Distinguished Concerts International New York (DCINY) presents Bluegrass & Gray: Sounds of Americana in Review

Distinguished Concerts International New York (DCINY) presents Bluegrass & Gray: Sounds of Americana in Review

Distinguished Concerts International New York (DCINY) presents Bluegrass & Gray: Sounds of Americana
Distinguished Concerts Orchestra, Distinguished Concerts Singers International 
Jefferson Johnson, DCINY Debut Conductor;  Michael Adelson, Guest Conductor
Carol Barnett, Composer-in-Residence; John Purifoy, Composer-in-Residence
Special Guest: Dailey & Vincent
Stern Auditorium, Carnegie Hall, New York, NY
June 8, 2014


I may have been the only New Yorker in a sea of warm and appreciative Southerners for the presentation by Distinguished Concerts International New York (DCINY) of Bluegrass and Gray: Sounds of Americana, an unconventional program of choral and bluegrass music on the main stage of Carnegie Hall.  While it is not unusual for a wide variety of ensembles to appear at Stern Auditorium, this performance was an odd mixture of styles, genres, and levels of professionalism.

The concert consisted of three parts, of which the second, a tour de force by the bluegrass band Dailey and Vincent, was the joyous highlight. I am not an aficionado of bluegrass music, but the level of technique and musicality shown by these players rivals that of the most celebrated groups in any branch of entertainment.  It took a few tunes to adjust the balance of amplification, and when the band was playing at full volume, the lyrics of the songs were unintelligible.  The instrumental solos, however, were tight and clean, even at the most bracing speed.  At the core of the group is a quartet of very fine singers, anchored by a rock solid bass (Christian Davis) and a tenor who can both float and belt,
Jamie Dailey.  All of the players, without exception, were impressive, but I must single out Darrin Vincent and Jeff Parker for their ease of execution and spontaneity.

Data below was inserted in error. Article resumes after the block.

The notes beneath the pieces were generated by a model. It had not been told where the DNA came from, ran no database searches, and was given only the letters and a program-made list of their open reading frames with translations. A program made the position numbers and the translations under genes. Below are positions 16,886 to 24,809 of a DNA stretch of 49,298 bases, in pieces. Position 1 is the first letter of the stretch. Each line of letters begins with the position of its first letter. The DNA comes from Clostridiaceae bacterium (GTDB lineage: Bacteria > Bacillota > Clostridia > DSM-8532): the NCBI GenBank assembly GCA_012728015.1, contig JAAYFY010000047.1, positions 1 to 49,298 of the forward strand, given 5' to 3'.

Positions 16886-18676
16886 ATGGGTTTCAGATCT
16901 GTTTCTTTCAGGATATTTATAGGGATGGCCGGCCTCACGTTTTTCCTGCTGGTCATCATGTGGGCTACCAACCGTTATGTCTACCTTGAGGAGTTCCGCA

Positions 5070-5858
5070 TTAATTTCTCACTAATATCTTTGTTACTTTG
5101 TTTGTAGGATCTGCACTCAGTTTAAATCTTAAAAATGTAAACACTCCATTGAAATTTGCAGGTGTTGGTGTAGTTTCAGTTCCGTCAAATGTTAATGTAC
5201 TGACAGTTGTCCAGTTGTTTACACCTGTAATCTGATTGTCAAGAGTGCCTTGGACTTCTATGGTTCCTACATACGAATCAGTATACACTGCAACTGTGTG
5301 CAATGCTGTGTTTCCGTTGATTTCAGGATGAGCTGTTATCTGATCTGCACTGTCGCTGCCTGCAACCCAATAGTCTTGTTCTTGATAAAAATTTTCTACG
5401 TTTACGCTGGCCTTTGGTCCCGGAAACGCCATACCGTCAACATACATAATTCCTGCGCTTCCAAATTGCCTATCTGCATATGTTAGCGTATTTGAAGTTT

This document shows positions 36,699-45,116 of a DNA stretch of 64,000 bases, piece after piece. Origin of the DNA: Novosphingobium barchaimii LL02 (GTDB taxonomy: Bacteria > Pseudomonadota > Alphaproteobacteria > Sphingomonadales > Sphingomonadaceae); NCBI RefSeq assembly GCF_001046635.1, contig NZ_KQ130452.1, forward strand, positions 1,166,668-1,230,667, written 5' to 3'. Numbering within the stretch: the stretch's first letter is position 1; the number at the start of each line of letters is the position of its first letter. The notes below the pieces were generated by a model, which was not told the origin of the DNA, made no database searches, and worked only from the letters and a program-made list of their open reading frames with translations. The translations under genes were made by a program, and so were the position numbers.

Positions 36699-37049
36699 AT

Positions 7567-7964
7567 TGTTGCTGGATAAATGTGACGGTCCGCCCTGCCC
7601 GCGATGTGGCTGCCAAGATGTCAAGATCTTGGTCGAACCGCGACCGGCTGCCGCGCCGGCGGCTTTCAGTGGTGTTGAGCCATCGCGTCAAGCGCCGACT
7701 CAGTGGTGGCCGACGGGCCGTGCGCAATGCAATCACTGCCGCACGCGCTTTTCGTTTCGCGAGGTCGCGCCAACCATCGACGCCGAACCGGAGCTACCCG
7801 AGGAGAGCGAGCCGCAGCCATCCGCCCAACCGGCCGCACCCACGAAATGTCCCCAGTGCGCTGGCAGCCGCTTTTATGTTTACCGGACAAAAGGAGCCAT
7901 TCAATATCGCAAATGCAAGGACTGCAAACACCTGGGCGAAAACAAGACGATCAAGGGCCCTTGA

Framing the Dailey and Vincent set were two choral works featuring choirs from Florida, Kentucky, Mississippi, New York, Tennessee, and Washington:  John Purifoy’s The Chronicles of Blue and Gray and Carol Barnett’s The World Beloved: A Bluegrass Mass.  A work with serious intentions, The Chronicles of Blue and Gray had moments of simple, unaffected beauty.  The text was assembled from writings of the Civil War era – popular songs, letters, speeches, and poetry, highlighting the anguish caused by the violent rift between North and South.  The speeches of Abraham Lincoln and the heartbreaking letters of soldiers about to die are difficult to improve upon by setting them to music.  Mr. Purifoy chose the smartest path- largely staying out of the way of his libretto.  His writing is idiomatic and generous, especially in the long, beautifully sung duet for Caitlin Hawkins and Travis Hazelwood.  In the end, though, I felt that the work could have used more invention and daring on the part of the composer.  Distant trumpets, lonely field drums, and open harmonies are overly familiar and specific aural images for war.  They lose their effectiveness, though, with repetition.

The finale of the program, The World Beloved: A Bluegrass Mass, smartly retained the services of Dailey and Vincent as both backup band and soloists.  Ms. Barnett provided a well-crafted, challenging composition for both chorus and guest artists.  She has a light touch with difficult music, and the combined choruses, for the most part, rose to the occasion.  The only miscalculation was the disparity between the highly amplified sound of the bluegrass ensemble and the more natural acoustic of the voices, which dampened the effect of even their most compelling passages.

Both choral works benefited from the clear and precise direction of the conductors Michael Adelson and Jefferson Johnson.  Mr. Adelson, in particular, was impressive in his control of detail and phrasing.   The very fine orchestra, credited simply as the Distinguished Concerts Orchestra, deserved to be listed in full for their excellent contributions to the program. The expertise of their playing, as of Dailey and Vincent, elevated the entire afternoon to a level worthy of Carnegie Hall.